“Furthermore, Arab-Muslim intellectuals attempt to erase the very memory of this infamy, as if it had never happened! They fail to consider critically their own history and to debate such issues with their compatriots. African Americans who convert to Islam, seem to be oblivious to the Arab-Muslim slave trade, as if any mention of this subject is an attempt to minimize the evils of the Trans-Atlantic slave trade!

“Thus, a veil of silence has for a long time covered up a dark page of our common history, as we also observe this strange amnesia on the part of Black elites. They are wrong to ignore the memory of this genocide. Equally, it’s unscientific when they concentrate their attention on the Trans-Atlantic slave trade. By writing my book, I lift the veil over this dark page of our history. My book is a memorial to this martyrdom of Black people; their descendants must no longer remain hypocritically selective, focusing exclusively on Western crimes.’’

Le génocide voilé Enquête historique - Poche - Tidiane N'Diaye - Achat Livre | fnac

It was back in 2008, that Tidiane N’Diaye’s book was published in Paris, France. In a sense, the veil has been lifted only in the Francophone world. As I reflect on this matter, I wonder whether the reticence to publish an English translation was to avoid promoting a negative view of Arab-Muslim history. Had the author been a Westerner, such a theory might have been plausible. In fact, Tidiane N’Diaye, several African writers agree with his account of the horrors of East African Slavery, like Salah Trabelsi, Muhammad Ennaji, and Ibrahim Thiabe. They presented well-researched lectures in impeccable French; a testimony to the sophistication achieved by Francophone Africans, since the end of French colonialism, in the early 1950s.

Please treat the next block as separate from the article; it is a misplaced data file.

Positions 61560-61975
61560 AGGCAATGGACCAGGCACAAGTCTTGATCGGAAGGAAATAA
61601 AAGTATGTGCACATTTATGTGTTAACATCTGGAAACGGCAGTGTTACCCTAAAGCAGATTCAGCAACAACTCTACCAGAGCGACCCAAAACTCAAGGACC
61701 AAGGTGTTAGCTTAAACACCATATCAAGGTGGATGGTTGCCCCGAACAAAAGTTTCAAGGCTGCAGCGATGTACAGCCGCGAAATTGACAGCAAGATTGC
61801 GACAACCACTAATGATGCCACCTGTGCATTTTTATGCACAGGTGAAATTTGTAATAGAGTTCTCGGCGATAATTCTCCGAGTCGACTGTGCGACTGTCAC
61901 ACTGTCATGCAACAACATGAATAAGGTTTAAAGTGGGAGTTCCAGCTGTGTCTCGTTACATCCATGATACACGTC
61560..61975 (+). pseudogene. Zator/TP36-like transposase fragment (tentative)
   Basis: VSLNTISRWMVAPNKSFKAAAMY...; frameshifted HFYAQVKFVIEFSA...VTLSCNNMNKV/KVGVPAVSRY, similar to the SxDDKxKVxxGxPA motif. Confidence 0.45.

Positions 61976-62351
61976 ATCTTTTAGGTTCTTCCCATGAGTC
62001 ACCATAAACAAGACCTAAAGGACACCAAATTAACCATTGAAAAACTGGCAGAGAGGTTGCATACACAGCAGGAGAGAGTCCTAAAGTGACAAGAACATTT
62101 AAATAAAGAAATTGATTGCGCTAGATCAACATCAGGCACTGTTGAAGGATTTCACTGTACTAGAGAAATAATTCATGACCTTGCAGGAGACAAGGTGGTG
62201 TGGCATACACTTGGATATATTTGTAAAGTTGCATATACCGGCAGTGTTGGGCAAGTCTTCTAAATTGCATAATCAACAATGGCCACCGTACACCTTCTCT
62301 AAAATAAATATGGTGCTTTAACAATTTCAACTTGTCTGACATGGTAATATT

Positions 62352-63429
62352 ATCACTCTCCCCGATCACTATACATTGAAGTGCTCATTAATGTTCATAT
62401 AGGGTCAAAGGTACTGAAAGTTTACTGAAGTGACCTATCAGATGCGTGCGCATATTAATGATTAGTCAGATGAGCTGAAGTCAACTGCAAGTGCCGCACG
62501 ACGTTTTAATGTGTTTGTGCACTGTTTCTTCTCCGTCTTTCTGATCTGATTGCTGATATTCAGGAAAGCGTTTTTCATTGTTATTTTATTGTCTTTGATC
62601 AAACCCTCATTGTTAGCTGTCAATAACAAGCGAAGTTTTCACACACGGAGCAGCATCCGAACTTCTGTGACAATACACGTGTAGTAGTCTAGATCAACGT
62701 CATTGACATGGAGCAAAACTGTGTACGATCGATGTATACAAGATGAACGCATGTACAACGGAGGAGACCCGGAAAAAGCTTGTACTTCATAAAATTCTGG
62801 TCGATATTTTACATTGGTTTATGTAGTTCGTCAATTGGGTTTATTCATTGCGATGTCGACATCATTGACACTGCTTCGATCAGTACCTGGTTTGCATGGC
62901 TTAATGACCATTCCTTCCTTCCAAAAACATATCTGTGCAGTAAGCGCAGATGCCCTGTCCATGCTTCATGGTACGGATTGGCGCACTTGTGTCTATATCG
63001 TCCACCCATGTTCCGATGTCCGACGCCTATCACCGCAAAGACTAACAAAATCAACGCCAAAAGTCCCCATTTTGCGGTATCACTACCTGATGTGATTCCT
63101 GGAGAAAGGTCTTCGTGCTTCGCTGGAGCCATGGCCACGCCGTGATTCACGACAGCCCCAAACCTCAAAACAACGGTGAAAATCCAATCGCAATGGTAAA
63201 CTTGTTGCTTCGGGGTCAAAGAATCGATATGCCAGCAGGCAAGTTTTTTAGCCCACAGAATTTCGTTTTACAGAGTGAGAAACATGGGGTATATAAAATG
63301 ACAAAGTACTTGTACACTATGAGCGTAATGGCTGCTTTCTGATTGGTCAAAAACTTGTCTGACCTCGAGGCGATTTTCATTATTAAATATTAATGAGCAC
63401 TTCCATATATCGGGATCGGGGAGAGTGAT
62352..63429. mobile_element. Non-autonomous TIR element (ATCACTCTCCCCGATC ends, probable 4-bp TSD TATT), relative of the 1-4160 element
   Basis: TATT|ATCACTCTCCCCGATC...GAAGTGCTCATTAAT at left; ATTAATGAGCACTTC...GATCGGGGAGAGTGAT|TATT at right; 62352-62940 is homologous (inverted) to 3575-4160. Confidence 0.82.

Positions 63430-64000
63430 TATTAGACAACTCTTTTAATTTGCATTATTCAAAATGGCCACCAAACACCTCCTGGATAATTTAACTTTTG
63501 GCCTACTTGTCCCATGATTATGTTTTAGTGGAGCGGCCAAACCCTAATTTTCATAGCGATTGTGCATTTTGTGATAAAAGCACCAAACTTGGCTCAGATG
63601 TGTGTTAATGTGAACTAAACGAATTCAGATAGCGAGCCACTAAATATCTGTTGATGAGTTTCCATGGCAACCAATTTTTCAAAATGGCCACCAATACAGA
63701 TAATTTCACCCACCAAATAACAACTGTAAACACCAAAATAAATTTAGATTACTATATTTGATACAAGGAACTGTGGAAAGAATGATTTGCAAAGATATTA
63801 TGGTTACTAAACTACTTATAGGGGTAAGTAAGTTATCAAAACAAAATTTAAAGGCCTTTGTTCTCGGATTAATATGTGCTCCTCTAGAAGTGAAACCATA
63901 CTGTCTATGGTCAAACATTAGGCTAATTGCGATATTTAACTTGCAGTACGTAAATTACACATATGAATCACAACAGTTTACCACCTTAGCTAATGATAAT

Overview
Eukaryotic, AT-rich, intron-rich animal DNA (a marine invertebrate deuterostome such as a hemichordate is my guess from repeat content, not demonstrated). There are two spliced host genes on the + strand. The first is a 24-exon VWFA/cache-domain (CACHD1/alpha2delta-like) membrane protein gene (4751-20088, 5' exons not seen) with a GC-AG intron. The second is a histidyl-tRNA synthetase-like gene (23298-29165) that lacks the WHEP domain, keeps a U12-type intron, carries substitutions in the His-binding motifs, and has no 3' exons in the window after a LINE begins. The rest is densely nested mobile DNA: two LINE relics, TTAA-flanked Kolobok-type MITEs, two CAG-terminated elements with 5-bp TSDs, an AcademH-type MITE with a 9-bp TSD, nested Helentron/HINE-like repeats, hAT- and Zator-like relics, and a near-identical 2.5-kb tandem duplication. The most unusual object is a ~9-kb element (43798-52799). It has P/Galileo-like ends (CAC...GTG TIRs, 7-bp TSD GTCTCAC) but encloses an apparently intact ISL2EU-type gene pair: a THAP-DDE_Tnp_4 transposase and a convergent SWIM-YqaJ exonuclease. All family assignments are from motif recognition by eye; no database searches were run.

Having listened to the presentations several times, I was impressed by the passion and sincerity of the African scholars. Their goal was to give a truthful narrative of one of the most shocking events in African history. Their professional standing coupled with the zeal to unveil a historic tragedy, could be felt in the delivery of their papers.

For me personally, publishing this information is a sacred duty. Having grown up in the Levant as an Eastern Christian, whose ancestors lived as Dhimmis under Islamic colonialism for centuries, I welcome the publication of this book and hope many people will read it. The humiliations and deprivations inflicted on my forefathers pale into insignificance when compared with the sufferings of Black Africans! The least I can do for the memory of East African and Trans-Saharan captives is to share this information, gleaned from French-language presentations of trustworthy, honorable, and brave African scholars!



There is an interview on YouTube with Tidiane N’Diaye (dated 17 January 2015) where the author refers to the main points of his book. The audio is in French and lasts 9 minutes. 

i: Éditions Gallimard is one of the leading French publishers of books. The Guardian has described it as having "the best backlist in the world". In 2003, it and its subsidiaries published 1,418 titles.